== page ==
How Otomi supports SRE when using Kubernetes

What is SRE

SRE focuses on providing a stable, operational system/platform that is both maintainable and scalable. The long-term aim is to optimize service operations through automated processes, with the goal of providing self-service to developers and subsequently freeing up operations to focus on the next issue.

To implement SRE successfully, there needs to be a correct culture, a collaboration between development and operations (and security), implemented processes and skilled people, and of course a good technical architecture. This is where Otomi comes in when working with Kubernetes.

How Otomi supports SRE

Otomi provides a reference configuration (Otomi Values) that can be used as a quick-start to install and configure a complete suite of integrated open source applications, an advanced ingress architecture, multi-tenancy, developer self-service, and implemented security best-practices. The reference configuration can be modified using the Otomi Console and Otomi API, based on a pre-defined value schema. SRE can change and optimize the reference configuration when needed. There are 2 supported options:

  • Standard, using the Otomi values schema to modify the configuration
  • Advanced, customization using overrides

Let’s take a closer look at both options.


Out-of-the-box, Otomi comes with an extensive values schema (see here). Most of the standard values (platform configuration) can be modified using Otomi Console. Changes made through the console are translated into configuration code (based on the values schema). Schema-supported values that can not be changed using the Otomi Console, can be modified in the Otomi Values repository (default Gitea is installed, but an external repository like Github is also supported). Otomi supports Visual Studio Code integration for autocompletion based on the Otomi schema. The Otomi values schema supports the most common use-cases when working with Kubernetes.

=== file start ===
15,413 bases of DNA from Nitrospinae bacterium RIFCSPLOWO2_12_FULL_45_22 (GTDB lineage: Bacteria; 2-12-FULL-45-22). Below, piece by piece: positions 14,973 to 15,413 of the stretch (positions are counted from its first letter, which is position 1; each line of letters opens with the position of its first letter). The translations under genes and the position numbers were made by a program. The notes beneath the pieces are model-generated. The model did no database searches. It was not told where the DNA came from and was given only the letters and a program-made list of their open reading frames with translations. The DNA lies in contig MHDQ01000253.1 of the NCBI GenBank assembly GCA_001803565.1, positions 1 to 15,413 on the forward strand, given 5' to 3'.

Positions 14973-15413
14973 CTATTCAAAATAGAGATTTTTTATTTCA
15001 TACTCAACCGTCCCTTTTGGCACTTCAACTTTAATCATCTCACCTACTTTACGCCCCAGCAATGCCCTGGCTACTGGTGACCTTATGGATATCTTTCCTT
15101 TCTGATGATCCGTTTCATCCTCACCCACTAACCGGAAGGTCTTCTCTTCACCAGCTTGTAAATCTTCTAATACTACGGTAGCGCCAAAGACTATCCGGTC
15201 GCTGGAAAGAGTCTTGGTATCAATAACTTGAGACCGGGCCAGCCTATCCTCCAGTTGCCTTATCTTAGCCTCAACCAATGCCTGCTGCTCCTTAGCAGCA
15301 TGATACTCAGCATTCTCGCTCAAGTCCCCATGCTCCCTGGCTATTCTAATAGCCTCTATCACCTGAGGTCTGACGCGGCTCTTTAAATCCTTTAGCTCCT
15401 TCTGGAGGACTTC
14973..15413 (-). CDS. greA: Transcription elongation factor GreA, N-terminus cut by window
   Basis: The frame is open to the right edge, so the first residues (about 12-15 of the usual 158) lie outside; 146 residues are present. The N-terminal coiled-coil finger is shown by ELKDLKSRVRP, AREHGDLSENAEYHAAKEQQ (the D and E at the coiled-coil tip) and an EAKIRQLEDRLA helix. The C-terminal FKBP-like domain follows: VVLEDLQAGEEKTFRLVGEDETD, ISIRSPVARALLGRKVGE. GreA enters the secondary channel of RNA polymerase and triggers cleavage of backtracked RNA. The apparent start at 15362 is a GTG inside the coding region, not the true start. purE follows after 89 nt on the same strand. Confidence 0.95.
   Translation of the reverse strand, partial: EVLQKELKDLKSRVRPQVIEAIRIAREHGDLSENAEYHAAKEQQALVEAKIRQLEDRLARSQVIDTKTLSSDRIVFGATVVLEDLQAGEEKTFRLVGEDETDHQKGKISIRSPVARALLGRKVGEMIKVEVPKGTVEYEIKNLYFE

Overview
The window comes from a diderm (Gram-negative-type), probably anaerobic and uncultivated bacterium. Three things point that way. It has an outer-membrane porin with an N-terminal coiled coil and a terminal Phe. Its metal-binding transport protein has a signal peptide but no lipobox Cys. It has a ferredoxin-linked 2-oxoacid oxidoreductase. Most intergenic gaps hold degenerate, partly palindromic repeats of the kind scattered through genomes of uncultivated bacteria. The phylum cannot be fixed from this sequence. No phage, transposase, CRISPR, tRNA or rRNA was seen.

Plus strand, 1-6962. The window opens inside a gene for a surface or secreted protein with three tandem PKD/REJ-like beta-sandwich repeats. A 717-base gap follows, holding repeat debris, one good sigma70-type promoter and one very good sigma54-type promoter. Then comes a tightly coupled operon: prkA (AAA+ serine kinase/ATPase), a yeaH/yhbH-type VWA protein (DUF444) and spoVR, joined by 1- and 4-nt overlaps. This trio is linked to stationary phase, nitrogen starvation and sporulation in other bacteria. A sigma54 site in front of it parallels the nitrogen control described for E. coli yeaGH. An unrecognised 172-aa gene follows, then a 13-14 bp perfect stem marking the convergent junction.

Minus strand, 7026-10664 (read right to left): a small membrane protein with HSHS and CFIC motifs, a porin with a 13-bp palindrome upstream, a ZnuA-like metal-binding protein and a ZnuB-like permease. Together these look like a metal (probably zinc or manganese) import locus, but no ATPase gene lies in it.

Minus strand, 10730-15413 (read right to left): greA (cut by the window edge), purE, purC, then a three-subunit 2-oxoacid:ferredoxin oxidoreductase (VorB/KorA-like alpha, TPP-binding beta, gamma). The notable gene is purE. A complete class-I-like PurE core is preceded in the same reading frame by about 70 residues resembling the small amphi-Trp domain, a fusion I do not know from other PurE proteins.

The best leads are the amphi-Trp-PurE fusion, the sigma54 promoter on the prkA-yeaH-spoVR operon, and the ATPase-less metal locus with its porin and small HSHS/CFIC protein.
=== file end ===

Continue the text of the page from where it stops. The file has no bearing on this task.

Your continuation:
For advanced use-cases, configuration values of all integrated open source applications can be customized. Together with the fully integrated observability suite, SRE can pro-actively monitor the resource usage of the integrated open source applications (like Istio and Nginx ingress) and optimize the configuration when needed.

The Otomi values schema, in this case, can be overridden by custom configuration values. Custom configuration values can be all values supported by the charts of the integrated open source applications in Otomi Core.

SRE can use Otomi Console to change configuration settings (like security policies), but can also change the Otomi Values directly using the Otomi values schema and by using overrides. In all cases, the configuration is stored in code (the otomi-values repository).

The following figure shows the configuration values of the nginx-ingress chart.

Line 1-7 are configuration options supported in the Otomi values schema. Line 8-11 are used to add specific (not schema supported) configuration values using overrides (rawValues).


Otomi provides SRE with a completely implemented reference architecture when using Kubernetes. The architecture by default supports the most common use-cases when working with Kubernetes and allows SRE to finetune/optimize the configuration when needed.

Next to offering a complete reference architecture, Otomi also supports developer self-service. SRE can onboard new development teams in minutes and provide them with a shared space on a cluster together with all the tools they need.

The following figure shows how SRE and developers both use Otomi.

SRE monitors and optimizes the platform, while development teams can take advantage of all Otomi features like Services, Jobs, Secrets, and all integrated team aware applications like Hasicorp Vault, Harbor, Prometheus, Loki, Grafana, Alertmanager, and more.

Share this article



Share this article


Other Articles You Might Find Interesting


CI/CD with Kubernetes and Otomi


KubeClarity – Cloud-Native Security Scanning